Its March which means its Women’s History Month, a chance for everyone to reflect and remark on the names — both known and unknown — that left an impact on all of our lives.
In our line or work, we know that when women are civically engaged our democracy thrives. We also know that when women stand up for democracy, our whole country thrives. So while we could spend every day talking about the faces and names that made a difference, we are challenging ourselves to narrow it down to just four in 2020.
Share your favorites with us by replying to our Women’s History Month social posts every Friday this month (@npvote).
Ida B. Wells Barnett
There wasn’t a problem Wells-Barnett wasn’t ready to tackle. Whether through establishing organizations like the Alpha Suffrage Club or the Negro Fellowship League, she worked to bringing attention to the lynching of Black people, Black women’s right to vote (in which she battled for inclusion in a mostly-White movement) and providing a space for Black men not welcomed in the Chicago.
The first Cuban woman elected to Congress in 1989, Ros-Lehtinen and in 2011, she gave the first Spanish-language response to the State of the Union address. A staunch supporter of LGBTQ rights, she was also the first Republican to vote for the Respect for Marriage Act — legalizing gay marriage. As one of the three founding members of the LGBT Equality Caucus, Ros-Lehtinen said “I’m a person that believes in individual liberties and not having the government control everything.”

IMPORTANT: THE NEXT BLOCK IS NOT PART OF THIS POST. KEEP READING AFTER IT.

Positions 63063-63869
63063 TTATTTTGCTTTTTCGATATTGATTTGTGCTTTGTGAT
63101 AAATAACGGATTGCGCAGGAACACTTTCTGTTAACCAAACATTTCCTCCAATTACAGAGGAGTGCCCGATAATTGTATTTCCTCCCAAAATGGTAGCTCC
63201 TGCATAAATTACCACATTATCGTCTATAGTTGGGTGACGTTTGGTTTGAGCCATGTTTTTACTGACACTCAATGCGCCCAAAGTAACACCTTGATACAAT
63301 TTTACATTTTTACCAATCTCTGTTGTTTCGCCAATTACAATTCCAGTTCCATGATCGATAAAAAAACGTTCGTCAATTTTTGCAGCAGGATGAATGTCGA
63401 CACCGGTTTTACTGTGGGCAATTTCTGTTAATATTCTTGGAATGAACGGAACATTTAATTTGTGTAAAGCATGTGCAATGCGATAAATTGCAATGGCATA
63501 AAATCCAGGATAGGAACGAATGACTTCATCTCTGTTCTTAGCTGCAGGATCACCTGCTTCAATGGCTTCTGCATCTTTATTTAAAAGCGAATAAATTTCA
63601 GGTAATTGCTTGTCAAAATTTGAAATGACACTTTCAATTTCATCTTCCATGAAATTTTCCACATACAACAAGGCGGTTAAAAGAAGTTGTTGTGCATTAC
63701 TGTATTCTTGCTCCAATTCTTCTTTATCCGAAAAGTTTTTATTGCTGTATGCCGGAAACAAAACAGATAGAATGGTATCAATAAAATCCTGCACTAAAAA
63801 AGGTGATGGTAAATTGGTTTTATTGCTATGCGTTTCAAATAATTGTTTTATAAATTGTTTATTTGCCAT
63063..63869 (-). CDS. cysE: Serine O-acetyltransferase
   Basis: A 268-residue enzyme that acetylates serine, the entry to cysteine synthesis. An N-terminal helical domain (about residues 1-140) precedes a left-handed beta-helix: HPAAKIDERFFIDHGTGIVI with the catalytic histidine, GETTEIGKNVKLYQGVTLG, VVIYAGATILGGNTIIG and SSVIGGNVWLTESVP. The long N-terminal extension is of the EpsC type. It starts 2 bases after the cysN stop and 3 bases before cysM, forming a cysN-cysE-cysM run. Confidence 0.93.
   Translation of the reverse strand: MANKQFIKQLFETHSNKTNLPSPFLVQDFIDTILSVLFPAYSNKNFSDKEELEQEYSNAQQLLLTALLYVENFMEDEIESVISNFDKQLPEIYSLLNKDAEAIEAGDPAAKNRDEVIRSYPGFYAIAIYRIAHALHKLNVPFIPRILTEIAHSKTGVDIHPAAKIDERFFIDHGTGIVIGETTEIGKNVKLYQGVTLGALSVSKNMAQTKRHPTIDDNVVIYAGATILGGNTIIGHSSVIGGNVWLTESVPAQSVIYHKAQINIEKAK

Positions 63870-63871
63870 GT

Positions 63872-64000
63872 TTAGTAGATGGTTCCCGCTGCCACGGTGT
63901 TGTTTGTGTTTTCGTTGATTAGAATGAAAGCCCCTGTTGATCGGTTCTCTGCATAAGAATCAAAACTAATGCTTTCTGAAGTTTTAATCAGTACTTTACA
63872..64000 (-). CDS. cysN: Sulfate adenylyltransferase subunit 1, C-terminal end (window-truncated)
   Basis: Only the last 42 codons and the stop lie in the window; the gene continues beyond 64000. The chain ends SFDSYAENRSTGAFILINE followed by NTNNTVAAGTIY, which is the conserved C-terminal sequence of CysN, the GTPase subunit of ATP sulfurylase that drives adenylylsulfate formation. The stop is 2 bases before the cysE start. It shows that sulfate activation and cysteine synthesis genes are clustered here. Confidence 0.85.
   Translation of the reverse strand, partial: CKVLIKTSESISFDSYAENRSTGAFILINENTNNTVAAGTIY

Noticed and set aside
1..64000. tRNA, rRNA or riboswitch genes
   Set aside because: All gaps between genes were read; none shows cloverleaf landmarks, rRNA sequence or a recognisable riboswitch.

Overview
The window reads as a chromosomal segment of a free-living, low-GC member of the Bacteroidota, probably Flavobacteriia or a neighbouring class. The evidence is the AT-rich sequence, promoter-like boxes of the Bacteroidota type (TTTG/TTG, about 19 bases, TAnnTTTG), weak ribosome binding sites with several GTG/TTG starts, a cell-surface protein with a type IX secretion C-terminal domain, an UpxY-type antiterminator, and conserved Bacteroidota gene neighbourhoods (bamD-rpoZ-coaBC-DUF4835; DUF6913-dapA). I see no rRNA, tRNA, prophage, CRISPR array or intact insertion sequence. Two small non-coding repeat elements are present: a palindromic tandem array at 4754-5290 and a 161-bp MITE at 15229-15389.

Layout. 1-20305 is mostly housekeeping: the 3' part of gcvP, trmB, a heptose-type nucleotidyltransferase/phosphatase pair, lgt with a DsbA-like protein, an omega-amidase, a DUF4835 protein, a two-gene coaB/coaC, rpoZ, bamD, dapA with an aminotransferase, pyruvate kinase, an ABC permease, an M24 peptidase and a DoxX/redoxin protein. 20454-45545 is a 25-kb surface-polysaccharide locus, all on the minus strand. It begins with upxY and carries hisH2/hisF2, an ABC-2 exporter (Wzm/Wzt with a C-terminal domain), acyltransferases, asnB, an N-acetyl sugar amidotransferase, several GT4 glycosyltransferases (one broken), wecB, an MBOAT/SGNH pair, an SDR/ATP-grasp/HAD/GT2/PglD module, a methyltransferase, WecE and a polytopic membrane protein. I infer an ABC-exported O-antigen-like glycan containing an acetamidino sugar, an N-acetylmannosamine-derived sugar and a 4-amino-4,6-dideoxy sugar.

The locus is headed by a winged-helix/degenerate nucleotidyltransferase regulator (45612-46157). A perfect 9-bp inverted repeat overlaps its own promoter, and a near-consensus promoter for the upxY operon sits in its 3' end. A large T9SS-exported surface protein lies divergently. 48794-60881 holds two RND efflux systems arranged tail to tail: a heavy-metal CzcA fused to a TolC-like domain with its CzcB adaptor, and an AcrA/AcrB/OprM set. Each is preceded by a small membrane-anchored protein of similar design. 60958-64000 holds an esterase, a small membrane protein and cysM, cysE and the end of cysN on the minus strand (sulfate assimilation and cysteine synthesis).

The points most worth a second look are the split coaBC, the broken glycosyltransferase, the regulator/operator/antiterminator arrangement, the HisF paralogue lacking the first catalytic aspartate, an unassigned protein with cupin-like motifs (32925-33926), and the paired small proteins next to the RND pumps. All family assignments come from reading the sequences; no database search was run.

As one of the first Native American women elected to Congress in 2018, Haaland was sworn in wearing traditional Pueblo attire. In 2019, she became the first Native American woman to preside over the U.S. House of Representatives. After the 2020 election, President Joe Biden announced that he would be nominating Haaland for Secretary of Interior — another first for Native Americans.
Mabel Ping-Hua Lee
“No nation can ever make real and lasting progress in civilization unless its women are following close to its men if not actually abreast with them.” These are the words of Mabel Ping-Hua Lee, a Chinese-born New Yorker who was a fierce advocate for women’s suffrage. Even as White women gained the right to vote, the Chinese Exclusionary Act kept her without a voice at the ballot but she spoke in other ways, including publishing articles in the “Chinese Student’s Monthly” and becoming the minister of the Baptist Mission in Chinatown.